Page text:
Traditionally, this Japanese soup containing mochi rice cakes is made on New Year’s day and eaten on 3 consecutive days. There are 2 main varieties of soup – a clear soup flavoured with dried bonito stock and soy sauce in eastern Japan (Tokyo etc) or a miso soup generally favoured in the west (Osaka etc).
Zōni has been eaten in Japan since samurai times, thought to have been the meal cooked during field battles and served exclusively to the samurai before eventually becoming the staple food of the common people .
In my recipe, I prepare my own chicken stock for added flavour, but to save time you can substitute with packaged chicken stock – just make sure it is the Chinese powder variety. This chicken stock is very easy to make and can be frozen to be used in many other recipes, (such as Chinese corn soup) so I do recommend making some when you have time. Since this is the most important meal of the year for Japanese, I didn’t mind that it took me over 3 hours to prepare!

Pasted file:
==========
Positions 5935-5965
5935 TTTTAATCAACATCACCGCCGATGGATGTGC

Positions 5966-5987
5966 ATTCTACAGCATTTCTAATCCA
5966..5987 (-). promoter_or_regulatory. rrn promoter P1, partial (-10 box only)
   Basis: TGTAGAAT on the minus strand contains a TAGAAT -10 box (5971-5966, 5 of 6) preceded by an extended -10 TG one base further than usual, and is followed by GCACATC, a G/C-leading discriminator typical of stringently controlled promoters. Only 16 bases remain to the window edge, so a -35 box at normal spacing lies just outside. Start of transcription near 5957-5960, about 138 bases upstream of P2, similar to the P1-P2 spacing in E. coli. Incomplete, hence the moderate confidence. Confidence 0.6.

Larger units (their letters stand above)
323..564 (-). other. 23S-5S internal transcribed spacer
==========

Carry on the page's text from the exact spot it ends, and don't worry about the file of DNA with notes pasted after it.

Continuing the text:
(For optional home made chicken stock)
1 packet chicken necks (I found these in the dog food section of the supermarket!)
1 thumb ginger
Chopped carrots, onions, leeks, radish – any root vegetables without strong smell (so no celery)
Handful dried shiitake mushrooms
3 tbs sake
Step 1 (optional)
Wash the chicken necks under cold running water, then place in a sauce pan with the ginger and fill with water to cover. Add the chopped veggies and dried shiitake and bring to the boil. Skim all the scum from the soup, then reduce the heat and simmer for 2 hours, skimming off the scum as necessary. Finally use a sieve to separate the soup and throw away the solids.
Slice the carrots, daikon and fresh shiitake and put in a sauce pan and cover with chicken stock. Then add the fish stock and bring to the boil. Skim the scum and reduce the heat to a simmer for 10-15 mins. Meanwhile, dice the chicken and boil it in the soy sauce and sake until all the liquid is absorbed. Be careful not to burn the chicken. Then add the chicken to the stock and vegetables plan, and add the light soy sauce. Add salt to taste if necessary.
The second is to microwave it – pour a few spoons of water over it first and zap it for 15-30 seconds. You’ll see it balloon up in the microwave then deflate when you take it out. This will make the mochi gooey like chewing gum!
I normally serve the zōni with mistuba (a Japanese herb similar to parsley), but have used spinach here just to give the dish some colour.
(Happy New Year!)
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Article source: http://sumokitchen.com/JapaneseRecipes/zoni/